DACA Ruling Helps Local Israeli Seek US Citizenship

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Aviel Nisimi came to the United States when he was 7. | Courtesy of Aviel Nisimi

Aviel Nisimi has stood in line for more than 20 years.

Not literally, but that’s how the Israeli immigrant describes the process of applying for United States citizenship with his family.

“As we’re in line throughout the process, we have our lawyer, then we switch the lawyer, then the case falls through, at one point the taxes went up and we didn’t realize so we made that mistake and had to start the application over,” he said.


Nisimi is one of hundreds of thousands of immigrants who can continue to study and work legally in the U.S. due to the Supreme Court’s June 18 ruling blocking the Trump administration’s attempt to end Deferred Action for Childhood Arrivals.

The Obama-era program protects immigrants who came to the United States as children, known as “Dreamers,” from deportation.

Nisimi arrived in the U.S. from Netanya, Israel, in 1991 with his parents and three siblings on a tourist visa. The family planned to stay in the country and apply for citizenship.

“Back then, it was easy,” Nisimi said. “Then, after 9/11, it became really difficult.”

Despite the lengthy process, Nisimi had a normal childhood. His family lived in Overbrook Park before moving to Northern Liberties and joining Congregation Mikveh Israel in Old City. He attended Torah Academy of Greater Philadelphia, Robert E. Lamberton Elementary School and Lower Merion High School.

It wasn’t until he turned 16 and tried to apply for a driver’s license that he realized the full implications of his immigration status.

“I go [to the Department of Motor Vehicles] with all my documentation, and they’re like, ‘No, you need a Social Security number,’” he recounted.

He received an identification number when he entered the country, but it was not valid for employment or for government identification.

“That was when it really hit, ‘You won’t be able to drive like the rest of your class,’” he said. “When DACA came out and I got a license, that was a life-changer.”

Shaloo Jose, director of the Asylee Outreach Program at HIAS Pennsylvania and Nisimi’s immigration case manager, recalled how meaningful that opportunity was for him.

“He was super excited, and he just ran to get his state ID,” she said.

Nisimi attended the Talmudical Institute of Upstate New York and now works as a kosher food supervisor. His siblings have become U.S. citizens through marriage, and his parents have obtained citizenship through their petitions. His mother has filed a petition for his citizenship, but it is pending and does not confer legal status, according to Jose.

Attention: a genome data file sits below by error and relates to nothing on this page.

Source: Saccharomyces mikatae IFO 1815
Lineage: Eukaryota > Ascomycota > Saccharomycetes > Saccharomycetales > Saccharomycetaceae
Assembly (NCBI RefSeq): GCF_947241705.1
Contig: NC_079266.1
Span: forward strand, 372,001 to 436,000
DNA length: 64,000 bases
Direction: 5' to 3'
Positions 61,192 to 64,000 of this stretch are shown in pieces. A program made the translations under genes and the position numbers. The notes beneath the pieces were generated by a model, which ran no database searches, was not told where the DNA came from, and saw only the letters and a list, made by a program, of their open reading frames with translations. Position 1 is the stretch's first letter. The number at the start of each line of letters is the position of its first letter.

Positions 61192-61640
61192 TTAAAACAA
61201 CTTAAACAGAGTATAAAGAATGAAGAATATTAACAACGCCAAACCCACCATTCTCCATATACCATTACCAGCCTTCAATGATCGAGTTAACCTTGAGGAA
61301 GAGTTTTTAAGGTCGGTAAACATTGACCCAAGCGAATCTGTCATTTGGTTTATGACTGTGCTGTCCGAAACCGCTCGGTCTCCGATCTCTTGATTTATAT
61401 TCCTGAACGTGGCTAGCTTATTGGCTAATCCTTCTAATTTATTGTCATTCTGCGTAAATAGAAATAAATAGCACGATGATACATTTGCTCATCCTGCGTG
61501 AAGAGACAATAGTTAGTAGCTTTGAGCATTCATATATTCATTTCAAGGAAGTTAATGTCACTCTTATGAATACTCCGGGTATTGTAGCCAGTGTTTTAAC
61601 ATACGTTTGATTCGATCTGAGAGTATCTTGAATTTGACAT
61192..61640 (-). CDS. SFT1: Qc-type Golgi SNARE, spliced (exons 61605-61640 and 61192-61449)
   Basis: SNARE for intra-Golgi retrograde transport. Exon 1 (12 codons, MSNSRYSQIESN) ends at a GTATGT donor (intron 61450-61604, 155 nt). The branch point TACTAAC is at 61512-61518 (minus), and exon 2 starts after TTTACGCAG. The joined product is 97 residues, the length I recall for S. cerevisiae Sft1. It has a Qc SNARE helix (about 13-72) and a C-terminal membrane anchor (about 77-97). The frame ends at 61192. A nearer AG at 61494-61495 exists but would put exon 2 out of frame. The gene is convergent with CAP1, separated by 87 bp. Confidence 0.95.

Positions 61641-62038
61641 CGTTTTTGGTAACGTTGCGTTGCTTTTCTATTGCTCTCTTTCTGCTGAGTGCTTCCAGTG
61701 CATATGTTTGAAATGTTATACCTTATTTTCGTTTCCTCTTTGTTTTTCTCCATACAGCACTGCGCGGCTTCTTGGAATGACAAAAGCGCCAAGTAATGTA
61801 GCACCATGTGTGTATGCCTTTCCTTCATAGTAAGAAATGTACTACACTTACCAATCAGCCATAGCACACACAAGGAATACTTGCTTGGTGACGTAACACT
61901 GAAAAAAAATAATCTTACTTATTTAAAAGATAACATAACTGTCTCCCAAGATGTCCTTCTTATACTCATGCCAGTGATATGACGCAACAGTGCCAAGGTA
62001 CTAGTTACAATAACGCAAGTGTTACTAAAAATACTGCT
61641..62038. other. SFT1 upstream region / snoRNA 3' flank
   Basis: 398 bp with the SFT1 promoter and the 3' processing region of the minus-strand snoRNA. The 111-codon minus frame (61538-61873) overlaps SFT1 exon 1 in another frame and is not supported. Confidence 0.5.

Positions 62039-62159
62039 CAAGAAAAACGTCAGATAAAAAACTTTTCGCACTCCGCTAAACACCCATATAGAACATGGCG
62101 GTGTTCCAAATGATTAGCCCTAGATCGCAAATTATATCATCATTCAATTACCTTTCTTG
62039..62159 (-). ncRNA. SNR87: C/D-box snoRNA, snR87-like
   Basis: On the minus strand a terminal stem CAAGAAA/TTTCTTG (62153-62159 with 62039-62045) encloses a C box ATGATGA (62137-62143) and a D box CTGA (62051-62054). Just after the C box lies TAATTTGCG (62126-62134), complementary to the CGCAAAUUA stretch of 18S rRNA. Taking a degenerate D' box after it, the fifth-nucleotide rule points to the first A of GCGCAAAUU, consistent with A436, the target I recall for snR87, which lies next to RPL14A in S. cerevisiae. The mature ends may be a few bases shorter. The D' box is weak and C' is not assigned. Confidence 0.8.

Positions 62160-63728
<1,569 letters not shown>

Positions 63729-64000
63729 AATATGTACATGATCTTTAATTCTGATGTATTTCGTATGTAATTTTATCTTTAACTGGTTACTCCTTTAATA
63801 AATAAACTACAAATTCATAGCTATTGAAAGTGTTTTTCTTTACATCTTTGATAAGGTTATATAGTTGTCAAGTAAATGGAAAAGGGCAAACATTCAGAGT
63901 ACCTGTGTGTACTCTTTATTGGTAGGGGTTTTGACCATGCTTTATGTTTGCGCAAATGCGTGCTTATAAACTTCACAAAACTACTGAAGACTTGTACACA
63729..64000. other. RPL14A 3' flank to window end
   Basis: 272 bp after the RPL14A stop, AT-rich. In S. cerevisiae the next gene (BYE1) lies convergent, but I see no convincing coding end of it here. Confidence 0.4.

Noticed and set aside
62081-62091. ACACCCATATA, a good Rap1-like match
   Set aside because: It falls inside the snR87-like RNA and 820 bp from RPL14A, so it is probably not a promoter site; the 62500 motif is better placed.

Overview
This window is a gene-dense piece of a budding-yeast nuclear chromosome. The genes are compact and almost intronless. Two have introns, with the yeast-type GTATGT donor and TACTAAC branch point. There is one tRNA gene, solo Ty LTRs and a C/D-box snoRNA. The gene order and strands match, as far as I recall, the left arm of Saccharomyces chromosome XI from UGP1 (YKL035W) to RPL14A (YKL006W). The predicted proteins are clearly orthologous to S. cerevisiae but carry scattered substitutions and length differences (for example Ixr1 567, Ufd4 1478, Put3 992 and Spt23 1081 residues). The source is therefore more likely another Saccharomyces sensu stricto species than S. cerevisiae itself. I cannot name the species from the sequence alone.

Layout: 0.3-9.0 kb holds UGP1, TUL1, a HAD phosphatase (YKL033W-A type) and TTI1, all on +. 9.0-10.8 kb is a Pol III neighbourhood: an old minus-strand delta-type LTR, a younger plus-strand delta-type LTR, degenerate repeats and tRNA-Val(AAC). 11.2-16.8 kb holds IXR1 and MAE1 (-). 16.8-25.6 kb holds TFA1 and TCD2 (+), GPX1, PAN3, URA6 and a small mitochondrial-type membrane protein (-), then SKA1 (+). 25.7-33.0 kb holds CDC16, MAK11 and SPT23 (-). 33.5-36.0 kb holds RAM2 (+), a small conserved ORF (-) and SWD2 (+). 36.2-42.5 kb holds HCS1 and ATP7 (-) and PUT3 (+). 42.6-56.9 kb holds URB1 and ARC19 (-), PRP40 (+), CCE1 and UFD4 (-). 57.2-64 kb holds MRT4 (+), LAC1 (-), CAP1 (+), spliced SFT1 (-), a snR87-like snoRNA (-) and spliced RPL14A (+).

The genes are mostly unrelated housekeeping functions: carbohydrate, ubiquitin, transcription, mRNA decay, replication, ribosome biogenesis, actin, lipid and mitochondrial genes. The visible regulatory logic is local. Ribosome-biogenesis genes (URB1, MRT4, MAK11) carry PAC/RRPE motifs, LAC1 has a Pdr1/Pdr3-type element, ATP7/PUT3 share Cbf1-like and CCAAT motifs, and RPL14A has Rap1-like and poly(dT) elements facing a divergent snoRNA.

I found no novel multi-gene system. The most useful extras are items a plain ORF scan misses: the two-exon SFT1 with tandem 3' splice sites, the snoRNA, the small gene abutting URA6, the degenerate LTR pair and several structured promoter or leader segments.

As a result, he is the only member of his immediate family who is not a citizen. When his parents and siblings go to Israel to visit family, he is forced to stay behind. He has not seen his grandmother since he was 7.

“My case is different from a typical Dreamer. For me, the whole idea of DACA was the idea to be able to go back to Israel, to go and visit family there,” he said. “I love America, I like it here, my family’s here, but Israel is home. I don’t think that everybody has this type of challenge because everyone wants to stay here.”

His family began working on their cases with HIAS PA in 2001. He said they have been extremely supportive.

“Shaloo was heaven-sent. When I want to give up and just leave, she’s like, ‘Stay and pray.’ And she is right,” he said.

Many HIAS PA staff were prepared for the Supreme Court to uphold the Trump administration’s decision to end DACA.

“A lot of us, a lot of advocates at HIAS, were not anticipating a favorable decision simply based on the number of conservative judges sitting in the Supreme Court,” Latino Outreach and Immigration Services Coordinator Gerardo Castillo-Jimenez said.

Jose said the uncertainty leading up to the decision was difficult for her clients.

“It is stressful because you don’t know what’s going to happen. It’s not easy on [Nisimi]. I would just say, you know, ‘Keep faith, we are all here,’” she said.

Nisimi followed her advice and stayed positive while waiting for the Supreme Court’s decision.

“It was two things. If [the decision] is good, OK great, we wait some more. If it’s bad, also great, then I’m going to Israel,” he said.

The ruling allows him to continue to work and reside in the country legally while applying for citizenship, which would give him the chance to finally return to Israel.

Castillo-Jimenez said the ruling was a huge win for Dreamers like Nisimi, but that more policies were needed to fully protect immigrant communities.

“As good and great as DACA is, it’s still not a permanent safeguard for Dreamers and for immigrants who don’t qualify for DACA but face many of the same problems,” he said.

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2 COMMENTS

  1. “Nisimi arrived in the U.S. from Netanya, Israel, in 1991 with his parents and three siblings on a tourist visa. The family planned to stay in the country and apply for citizenship.”

    Arriving on a tourist visa and then magically applying for legal status not quite the way things work here in the US nor many other countries, Israel included. Should we feel an ounce of remorse for his parents who knowingly and intentionally ran afoul of our country’s immigration law? Why should we as a society continue to reward his unlawful presence?

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